WORLD AGRICULTURAL WEATHER HIGHLIGHTS
December 11, 1998
UNITED STATES: Above-normal temperatures prevailed nearly nationwide, especially during the last 10 days of November, promoting final summer crop harvesting and winter wheat establishment. Increasingly wet weather arrived in the Pacific Northwest after mid-November, benefitting the region's major winter wheat areas. Meanwhile, cool, occasionally showery weather in California's San Joaquin Valley further delaying cotton harvesting. Farther east, intensifying drought stretched through a fifth month in the Mid-Atlantic region, extending into parts of the Ohio Valley and Southeast. An exception to the Eastern dryness was Tropical Storm Mitch's passage across southern Florida on November 4-5, when heavy rainfall and gusty winds caused minor damage to vegetables.
SOUTH AMERICA: Below-normal November rainfall caused unfavorably dry topsoils for soybean germination and corn development in extreme southern Brazil. Near-normal rainfall maintained adequate soil moisture elsewhere in southern Brazil. Despite early November rainfall, recent dryness is limiting topsoil moisture for summer crop planting and germination in central Argentina. Below-normal rainfall stressed reproductive winter wheat in southern Buenos Aires.
EUROPE: Cold, wet weather hampered sugar beet harvesting in the northwest, while below-normal rainfall helped summer crop harvesting in France and Spain. Topsoil moisture was becoming limited for winter wheat planting in Spain. Unseasonably cold weather since mid-November caused winter grains in western Europe to enter dormancy earlier than usual. The cold weather kept winter grains dormant in the north and east.
FSU-WESTERN: The combination of fall drought and unseasonable cold in November in eastern Ukraine and southern Russia caused winter wheat to enter dormancy poorly established, making the crop more susceptible to winterkill conditions. Farther north, an unusually early snow cover in northern Russia and Belarus protected winter grains from periods of bitterly cold weather.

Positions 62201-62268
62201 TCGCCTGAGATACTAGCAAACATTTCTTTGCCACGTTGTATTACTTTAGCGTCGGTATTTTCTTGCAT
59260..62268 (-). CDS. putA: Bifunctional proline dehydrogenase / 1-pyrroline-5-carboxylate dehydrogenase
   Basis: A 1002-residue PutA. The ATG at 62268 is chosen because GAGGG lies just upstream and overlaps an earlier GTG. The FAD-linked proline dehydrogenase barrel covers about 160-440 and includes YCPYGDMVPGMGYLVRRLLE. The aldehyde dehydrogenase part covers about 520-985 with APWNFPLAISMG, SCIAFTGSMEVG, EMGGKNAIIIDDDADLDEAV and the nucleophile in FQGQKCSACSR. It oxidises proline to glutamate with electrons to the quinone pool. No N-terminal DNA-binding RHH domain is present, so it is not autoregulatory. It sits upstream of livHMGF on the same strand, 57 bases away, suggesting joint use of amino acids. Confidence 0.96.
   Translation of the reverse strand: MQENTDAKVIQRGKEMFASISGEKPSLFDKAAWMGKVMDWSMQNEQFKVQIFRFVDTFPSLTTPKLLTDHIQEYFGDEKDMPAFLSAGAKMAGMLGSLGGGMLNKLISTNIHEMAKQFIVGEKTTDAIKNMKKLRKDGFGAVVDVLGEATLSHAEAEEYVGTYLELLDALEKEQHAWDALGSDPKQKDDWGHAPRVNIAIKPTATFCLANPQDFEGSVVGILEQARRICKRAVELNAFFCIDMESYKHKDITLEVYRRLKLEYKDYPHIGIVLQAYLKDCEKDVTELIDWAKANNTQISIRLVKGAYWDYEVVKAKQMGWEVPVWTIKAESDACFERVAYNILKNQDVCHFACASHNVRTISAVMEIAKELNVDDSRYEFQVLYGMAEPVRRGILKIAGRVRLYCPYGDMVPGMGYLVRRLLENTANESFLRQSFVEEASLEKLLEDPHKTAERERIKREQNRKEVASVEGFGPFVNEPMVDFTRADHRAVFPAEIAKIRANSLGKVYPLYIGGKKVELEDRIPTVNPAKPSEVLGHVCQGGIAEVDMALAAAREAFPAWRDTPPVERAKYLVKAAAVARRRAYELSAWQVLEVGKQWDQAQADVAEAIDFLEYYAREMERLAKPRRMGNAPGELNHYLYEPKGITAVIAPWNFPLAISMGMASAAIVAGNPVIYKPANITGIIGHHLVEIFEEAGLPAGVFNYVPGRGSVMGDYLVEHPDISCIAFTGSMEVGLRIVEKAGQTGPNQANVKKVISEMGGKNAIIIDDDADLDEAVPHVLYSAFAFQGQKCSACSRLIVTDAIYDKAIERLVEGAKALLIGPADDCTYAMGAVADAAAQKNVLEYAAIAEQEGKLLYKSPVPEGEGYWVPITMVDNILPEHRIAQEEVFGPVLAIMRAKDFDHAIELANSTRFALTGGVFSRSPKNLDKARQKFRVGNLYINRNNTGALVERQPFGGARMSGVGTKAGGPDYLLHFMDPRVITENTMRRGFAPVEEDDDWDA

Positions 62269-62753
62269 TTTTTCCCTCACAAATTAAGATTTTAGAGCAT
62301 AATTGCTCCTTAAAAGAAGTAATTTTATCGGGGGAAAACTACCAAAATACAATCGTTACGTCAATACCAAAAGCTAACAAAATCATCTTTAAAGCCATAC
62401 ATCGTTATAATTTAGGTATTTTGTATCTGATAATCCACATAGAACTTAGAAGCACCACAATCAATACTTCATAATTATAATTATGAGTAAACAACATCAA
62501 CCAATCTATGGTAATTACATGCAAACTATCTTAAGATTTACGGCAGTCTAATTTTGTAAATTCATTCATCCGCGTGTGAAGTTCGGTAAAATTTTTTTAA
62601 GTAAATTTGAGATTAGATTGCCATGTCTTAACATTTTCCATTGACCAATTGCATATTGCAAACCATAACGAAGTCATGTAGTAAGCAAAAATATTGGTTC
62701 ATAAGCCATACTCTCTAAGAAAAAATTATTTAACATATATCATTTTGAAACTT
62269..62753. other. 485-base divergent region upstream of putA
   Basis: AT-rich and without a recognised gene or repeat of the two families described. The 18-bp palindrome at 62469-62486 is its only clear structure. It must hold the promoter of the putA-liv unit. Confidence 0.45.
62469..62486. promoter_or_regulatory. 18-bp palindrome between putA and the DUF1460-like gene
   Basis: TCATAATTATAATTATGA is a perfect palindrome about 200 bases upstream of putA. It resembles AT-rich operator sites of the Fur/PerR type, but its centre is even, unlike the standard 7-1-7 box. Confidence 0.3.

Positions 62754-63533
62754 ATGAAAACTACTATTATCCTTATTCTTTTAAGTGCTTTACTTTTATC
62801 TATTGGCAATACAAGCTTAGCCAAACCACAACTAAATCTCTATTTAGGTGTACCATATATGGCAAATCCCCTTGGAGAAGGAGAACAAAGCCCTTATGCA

NORTHWESTERN AFRICA: Following a late start to the autumn rainy season, moderate to heavy rain since mid-November in Algeria and Tunisia provided abundant moisture for winter grain planting. In Morocco, recent showers prompted widespread winter grain planting, delayed by previous dryness.
SOUTH AFRICA: Conditions are mostly favorable for the germination and establishment of corn and other summer crops due to this season's widespread and frequent spring showers. The planting pace should be well ahead of last year's drought-hampered effort. In Western Cape, mid-November rain caused minor distruptions in the wheat harvest.
SOUTHERN ASIA: In mid-November, tropical cyclones brought heavy rain and local high winds to coastal rice areas of eastern India. Conditions elsewhere have been generally favorable for maturing summer crops, although late-season showers in central India may have affected the quality of some unharvested cotton. Winter grain and oilseed planting progressed across northern and central growing areas while in southern India, rabi (autumn-planted) crops have generally favorable moisture levels for establishment.
EASTERN ASIA: In the North China Plain, continued below-normal rainfall limited soil moisture for rainfed winter wheat. Adequate irrigation supplies exist for irrigated winter wheat. Seasonably cold weather prompted winter wheat to begin entering dormancy across the region. Below-normal November rainfall favored rice harvesting in south-central China, the Korean peninsula, and most of Japan.
SOUTHEAST ASIA: During November, three tropical cyclones (Chip, Dawn, and Elvis) brought above-normal rainfall to southern Vietnam, slowing rice harvesting. Above-normal rainfall also slowed rice harvesting in northeastern Thailand. Near-normal rainfall maintained adequate moisture for main-season grains in Java, second-season grains in the Philippines, and oil palm across peninsular Malaysia.
AUSTRALIA: During November, periods of locally heavy rain in east-central Australia worsened winter wheat quality prospects and hampered early development of cotton and sorghum. Excessive moisture along the east coast reportedly resulted in reduced sugarcane production. Elsewhere, the current drying trend in the southeast favors winter grain dry down and harvesting, but recent showers in Western Australia may have disrupted fieldwork.